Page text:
"These variable data printing applications have much longer run lengths than some may realize, in the thousands rather than in the hundreds. One of our users was printing 400,000 pieces per month for one client," he continues. "Sounds like an offset job, but since the job required personalized and customized work, digital printing was the only way to produce the final piece."

Not knowing what digital technologies await, it's doubtful, at this point in time, that digital presses will ever substantially outnumber or outclass the traditional offset press for long-run performance. However, that doesn't mean that the digital press won't continue to offer choices to the commercial printer.

And since more digital presses are being absorbed into the market—many finding homes in traditional offset operations and former prepress shops—it might be choice, coupled with time and technology, that eventually makes the digital press a true contender against traditional devices for some long-run applications.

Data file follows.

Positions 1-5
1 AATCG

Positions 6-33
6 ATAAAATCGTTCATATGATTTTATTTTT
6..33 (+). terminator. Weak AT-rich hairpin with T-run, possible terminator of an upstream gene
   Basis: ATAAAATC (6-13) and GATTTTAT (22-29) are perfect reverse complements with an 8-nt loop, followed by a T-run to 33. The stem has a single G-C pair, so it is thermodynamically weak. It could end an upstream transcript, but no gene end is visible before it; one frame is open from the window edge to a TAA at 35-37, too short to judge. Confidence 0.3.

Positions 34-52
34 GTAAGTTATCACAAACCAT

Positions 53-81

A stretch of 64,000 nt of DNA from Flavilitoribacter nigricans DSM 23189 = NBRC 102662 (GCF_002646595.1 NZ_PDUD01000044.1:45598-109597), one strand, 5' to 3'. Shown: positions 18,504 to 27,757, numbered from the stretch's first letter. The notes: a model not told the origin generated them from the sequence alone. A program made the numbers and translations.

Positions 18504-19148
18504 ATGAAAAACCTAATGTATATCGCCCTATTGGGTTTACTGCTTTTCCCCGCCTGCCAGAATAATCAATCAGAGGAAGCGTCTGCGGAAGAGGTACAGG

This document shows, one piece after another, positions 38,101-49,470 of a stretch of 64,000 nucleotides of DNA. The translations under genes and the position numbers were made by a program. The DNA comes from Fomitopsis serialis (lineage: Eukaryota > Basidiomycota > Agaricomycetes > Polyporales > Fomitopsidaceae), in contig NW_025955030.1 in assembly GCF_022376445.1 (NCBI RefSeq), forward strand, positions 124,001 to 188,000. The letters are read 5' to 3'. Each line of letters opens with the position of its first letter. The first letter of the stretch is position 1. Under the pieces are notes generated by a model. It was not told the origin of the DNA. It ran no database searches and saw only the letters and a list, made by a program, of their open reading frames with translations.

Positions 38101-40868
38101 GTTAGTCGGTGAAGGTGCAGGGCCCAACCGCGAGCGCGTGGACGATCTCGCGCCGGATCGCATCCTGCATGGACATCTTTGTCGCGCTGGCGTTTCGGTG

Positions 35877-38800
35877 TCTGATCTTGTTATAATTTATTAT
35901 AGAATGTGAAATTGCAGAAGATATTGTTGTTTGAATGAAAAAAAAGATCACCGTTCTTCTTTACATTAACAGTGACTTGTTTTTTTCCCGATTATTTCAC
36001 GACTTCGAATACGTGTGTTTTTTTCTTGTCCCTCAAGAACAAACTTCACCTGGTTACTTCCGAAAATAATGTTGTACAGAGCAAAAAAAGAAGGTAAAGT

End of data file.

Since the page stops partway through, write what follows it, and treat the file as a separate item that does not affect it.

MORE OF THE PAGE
An Analysis: The Digital Press

A former commercial printer, Doug Clott, now North American marketing director for the Karat digital press, offers his perspective on the logic and projected longevity of the digital press:

As traditional offset presses continue to meet and exceed the quality and high run length demands of the high-end print market, the cost difference between these presses and newer digital presses will increase, resulting in a few factors:

  • more jobs will migrate to the digital technology as the significantly lower costs are too enticing for customers to ignore;

  • cost and speed advantages of new digital technologies allow for new jobs to be considered and committed to print; and

  • slightly modified acceptance of what constitutes high quality due to the new advantages digital presses bring: cost, speed, ease of doing business.

Digital press, to me, means any press that accepts a digital file and prints without other equipment between the file and the press. It assumes a maximum of manufacturing automation, a reduction in processes and time, and a lack of flexibility in changing the output parameters except in a digital fashion. This means digital presses can, but not exclusively, be electrostatic in nature. Digitized offset presses, many types of ink-jet printing technologies and more could, under the right circumstances, be classified as a digital press.

So, how to profit from all this?